Health

Meet the council combatting rural isolation in the elderly

A Scottish council has launched a new service dedicated to helping their elderly feel more connected

Stirling council in Scotland has launched a project to battle loneliness in older and vulnerable people.

LinkAge Stirling aims to reduce social isolation by helping people feel more connected with their communities.

Launched in North Rural Stirling, the pilot project will make use of the area’s high percentage of elderly residents – with one in five of the area’s population currently over the age of 65 and projections indicating this will rise to almost one in three by 2032.

With one of the longest drive and public transport times in Scotland to access key services such as GP surgeries, it’s hoped the project would meet challenges in the area, such as distance, health and mobility issues and combat loneliness and mental health problems in older people.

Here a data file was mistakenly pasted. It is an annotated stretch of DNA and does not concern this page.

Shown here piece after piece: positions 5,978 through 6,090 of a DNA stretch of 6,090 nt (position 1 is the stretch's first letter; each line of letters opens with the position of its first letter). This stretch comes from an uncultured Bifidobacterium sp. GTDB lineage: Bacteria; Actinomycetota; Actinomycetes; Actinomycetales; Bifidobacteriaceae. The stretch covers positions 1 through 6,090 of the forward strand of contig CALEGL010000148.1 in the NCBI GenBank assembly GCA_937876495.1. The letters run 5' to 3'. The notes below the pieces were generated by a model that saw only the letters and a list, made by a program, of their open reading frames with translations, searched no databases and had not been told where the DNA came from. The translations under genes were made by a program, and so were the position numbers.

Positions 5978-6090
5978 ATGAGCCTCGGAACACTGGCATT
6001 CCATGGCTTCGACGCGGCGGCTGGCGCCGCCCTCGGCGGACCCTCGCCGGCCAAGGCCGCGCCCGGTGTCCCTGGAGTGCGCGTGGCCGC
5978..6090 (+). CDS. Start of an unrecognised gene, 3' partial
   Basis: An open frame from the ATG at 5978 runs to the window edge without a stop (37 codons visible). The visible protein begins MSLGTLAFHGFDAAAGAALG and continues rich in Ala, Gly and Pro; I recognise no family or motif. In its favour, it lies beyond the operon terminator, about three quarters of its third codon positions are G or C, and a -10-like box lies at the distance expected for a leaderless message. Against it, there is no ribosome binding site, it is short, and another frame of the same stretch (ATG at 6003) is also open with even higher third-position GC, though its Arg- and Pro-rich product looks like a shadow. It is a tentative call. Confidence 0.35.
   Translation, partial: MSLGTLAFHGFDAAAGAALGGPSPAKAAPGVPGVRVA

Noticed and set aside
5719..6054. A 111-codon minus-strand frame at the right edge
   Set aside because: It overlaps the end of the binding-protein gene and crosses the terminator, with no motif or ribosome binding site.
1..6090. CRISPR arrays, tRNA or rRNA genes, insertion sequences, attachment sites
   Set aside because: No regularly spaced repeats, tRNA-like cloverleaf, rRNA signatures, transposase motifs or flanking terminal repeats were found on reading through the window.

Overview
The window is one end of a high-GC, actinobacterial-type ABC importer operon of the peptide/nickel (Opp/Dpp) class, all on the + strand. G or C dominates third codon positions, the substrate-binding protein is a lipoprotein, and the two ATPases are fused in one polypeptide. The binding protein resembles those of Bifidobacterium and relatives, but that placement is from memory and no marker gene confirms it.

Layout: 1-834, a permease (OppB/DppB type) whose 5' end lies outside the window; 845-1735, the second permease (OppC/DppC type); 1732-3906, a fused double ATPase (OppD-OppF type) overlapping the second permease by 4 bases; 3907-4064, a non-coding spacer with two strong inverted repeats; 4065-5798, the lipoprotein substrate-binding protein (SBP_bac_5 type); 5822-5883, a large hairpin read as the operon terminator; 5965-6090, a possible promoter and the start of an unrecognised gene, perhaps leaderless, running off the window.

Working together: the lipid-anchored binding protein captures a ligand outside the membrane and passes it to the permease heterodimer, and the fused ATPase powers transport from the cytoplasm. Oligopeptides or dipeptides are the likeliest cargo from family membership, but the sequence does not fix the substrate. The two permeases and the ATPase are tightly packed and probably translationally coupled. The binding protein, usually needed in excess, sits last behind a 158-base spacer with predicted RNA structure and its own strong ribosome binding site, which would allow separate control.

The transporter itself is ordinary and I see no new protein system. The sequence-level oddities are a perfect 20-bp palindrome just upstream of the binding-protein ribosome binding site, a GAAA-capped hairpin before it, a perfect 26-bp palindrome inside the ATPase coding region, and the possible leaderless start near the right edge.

The council is set to introduce a LinkAge co-ordinator for area, who will assist people to access services and activities locally, help them to meet more people in their community, provide information and advice on the support available and help to build confidence and promote independence.

Social isolation can often have a detrimental effect on the lives of older members of our communities

Convenor of the social care and health committee and SNP councillor, Scott Farmer, said: “This project will help older people make connections that will improve their quality of life, while allowing them to remain within their own homes and communities.

“Social isolation can often have a detrimental effect on the lives of older members of our communities. An ageing population brings with it specific challenges that, as a council, we need to be ready to meet. We recognise that our older resident may require specific support and this project will help us achieve our aim of making the Stirling area a great place to grow older.”

In next week’s Big Issue, we look at Time to Talk Day, and explore social isolation among young farmers, as well as highlighting how one residential care home is keeping elderly minds active with the help of some local toddlers.

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